I’ve found that the reason I have rehabbed the 20 or so homes that I have done is because the owner has enough insurance/Road Home proceeds to do the job (rare) or they have too many memories and emotions tied up in their home to contemplate not fixing it. For them, the economics are not as important as going home.
I’ve found that the ’50s and later homes in Metairie and the like were relatively easy to fix, and people seemed to get enough insurance money to fix them. The problem has been with the older homes that probably needed to be rewired and repiped, didn’t have central HVAC, had termite damage and shoring issues, and all sorts of other problems prior to the flood that have been laid bare when they were gutted.
Unfortunately, the checks for the storm damage often don’t cover all of the other items that need to be fixed (and were not caused by the flood). To me, this is the biggest reason there are so many homes that aren’t fixed, and probably never will be.
Q: What’s been the most challenging part of working down there?
A: Rather than the biggest challenge, here some of the many I have faced:
• Going to City Hall to get licensed and, after asking two or three questions, being told that I was “out of questions” and would be getting no more assistance for the day.
• Calling numerous insurance agents for a Louisiana workman’s comp policy and finding that the one out of 10 agents who will talk to you tell you, “I’ll have a price for you in three weeks, payable upfront and in full for the entire year, and you better take it whatever it is because nobody wants new contractors on their rolls.” This was frustrating for me because before you can apply for a license in Louisiana you have to buy the workman’s comp.
• Going to four different Home Depots or Lowe’s to buy things that back home you would get in one trip — because all of the other builders got to the store first.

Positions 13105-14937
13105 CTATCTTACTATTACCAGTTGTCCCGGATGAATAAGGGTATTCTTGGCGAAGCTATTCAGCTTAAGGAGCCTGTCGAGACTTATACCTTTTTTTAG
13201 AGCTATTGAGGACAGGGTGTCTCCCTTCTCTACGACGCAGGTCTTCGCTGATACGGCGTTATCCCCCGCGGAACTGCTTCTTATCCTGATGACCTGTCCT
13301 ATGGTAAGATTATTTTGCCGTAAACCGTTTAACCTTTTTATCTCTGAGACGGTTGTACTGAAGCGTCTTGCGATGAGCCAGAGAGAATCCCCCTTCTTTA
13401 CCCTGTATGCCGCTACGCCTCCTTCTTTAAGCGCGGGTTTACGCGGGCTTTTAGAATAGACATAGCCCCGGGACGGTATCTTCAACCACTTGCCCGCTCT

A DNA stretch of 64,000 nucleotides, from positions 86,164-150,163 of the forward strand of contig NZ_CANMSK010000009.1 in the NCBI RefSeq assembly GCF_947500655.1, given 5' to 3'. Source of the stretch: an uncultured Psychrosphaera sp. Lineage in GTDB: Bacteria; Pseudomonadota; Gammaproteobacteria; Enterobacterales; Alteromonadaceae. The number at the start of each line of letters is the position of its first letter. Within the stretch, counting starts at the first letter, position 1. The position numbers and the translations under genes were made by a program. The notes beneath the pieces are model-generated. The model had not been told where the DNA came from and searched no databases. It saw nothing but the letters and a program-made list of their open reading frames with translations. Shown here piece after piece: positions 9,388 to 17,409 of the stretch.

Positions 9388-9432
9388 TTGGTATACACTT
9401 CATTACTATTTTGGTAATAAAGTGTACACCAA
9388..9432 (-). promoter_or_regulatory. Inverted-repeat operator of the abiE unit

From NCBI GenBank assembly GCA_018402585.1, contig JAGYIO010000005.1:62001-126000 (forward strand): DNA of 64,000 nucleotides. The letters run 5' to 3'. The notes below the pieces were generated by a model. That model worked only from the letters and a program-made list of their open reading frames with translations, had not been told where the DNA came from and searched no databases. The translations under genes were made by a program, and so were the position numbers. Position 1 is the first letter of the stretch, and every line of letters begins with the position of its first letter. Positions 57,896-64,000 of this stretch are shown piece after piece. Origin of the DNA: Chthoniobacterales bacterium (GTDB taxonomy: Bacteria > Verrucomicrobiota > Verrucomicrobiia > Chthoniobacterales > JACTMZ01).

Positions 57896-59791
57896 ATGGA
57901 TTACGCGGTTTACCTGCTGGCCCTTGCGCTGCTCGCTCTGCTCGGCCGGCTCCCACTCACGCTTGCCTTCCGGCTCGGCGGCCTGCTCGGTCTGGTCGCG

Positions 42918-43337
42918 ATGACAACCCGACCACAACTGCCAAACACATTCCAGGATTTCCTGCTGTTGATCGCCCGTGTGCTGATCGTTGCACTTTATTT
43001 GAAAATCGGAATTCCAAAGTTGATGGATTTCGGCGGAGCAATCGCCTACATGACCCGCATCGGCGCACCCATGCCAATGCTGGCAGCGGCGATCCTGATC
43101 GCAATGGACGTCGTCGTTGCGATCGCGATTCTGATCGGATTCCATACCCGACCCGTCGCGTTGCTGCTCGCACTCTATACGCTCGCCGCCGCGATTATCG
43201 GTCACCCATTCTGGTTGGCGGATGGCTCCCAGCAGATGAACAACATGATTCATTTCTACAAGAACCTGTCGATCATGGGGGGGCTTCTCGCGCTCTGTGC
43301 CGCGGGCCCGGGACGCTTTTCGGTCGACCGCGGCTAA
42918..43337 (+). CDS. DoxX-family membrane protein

• Falling 15 feet off a roof a month and a half after my arrival, landing on my back and having to wear a cast from my fingers to my shoulder for 12 weeks.
• Finding skilled labor the first year.
• The prevalent attitude that all of the out-of-towners were here to steal from every unsuspecting homeowner they could find.
• The unbelievable amount of racism and crime. The number of homicides within half a mile of my shop is staggering.
• The incredibly ingrained culture of corruption. Tales of bribing inspectors to get jobs passed seem to be legion around here.
Q: What’s the most rewarding?
A: The most rewarding thing about working here, without a doubt, is the fact that your work is not to satisfy Susie Homeowner’s desire to have the best kitchen on the block but that you are allowing people to get back into their homes that they love. This gives real meaning to your work that granite counters and custom cabinets for wealthy individuals don’t. That and the fact that I never sit on the freeway.
Q: What can you tell me about the cabinets in that green home renovation?
A: I originally was brought in to build custom cabinets for the job using formaldehyde-free panels and safe finishes. Unfortunately, custom cabinets weren’t in the budget, and Julie was able to get some store-bought cabinets that were also formaldehyde-free. I did paint them. However, we used Benjamin Moore Satin Impervo oil enamel as we didn’t feel the water-based alternatives were durable enough.
The counters came about when she told me that she would be using laminate and I suggested that the wood might be a more green alternative. I obtained the wood from a remodel we did on Esplanade Ridge, old 2-by-4s made redundant by the moving of walls, and from piles of timbers from the side of the road from houses that were demolished.
After planing, jointing and gluing the boards together, they were installed and finished with Bona-X Traffic (a two-part water-based low-VOC finish). The amazing thing is that because the wood is old growth, the growth rings are very tight and as a result, the wood is very hard, and there are few knots. My favorite feature, however, is the rich natural red color of the wood.
Tom Borland can be reached here.
(Photos: Tom Borland)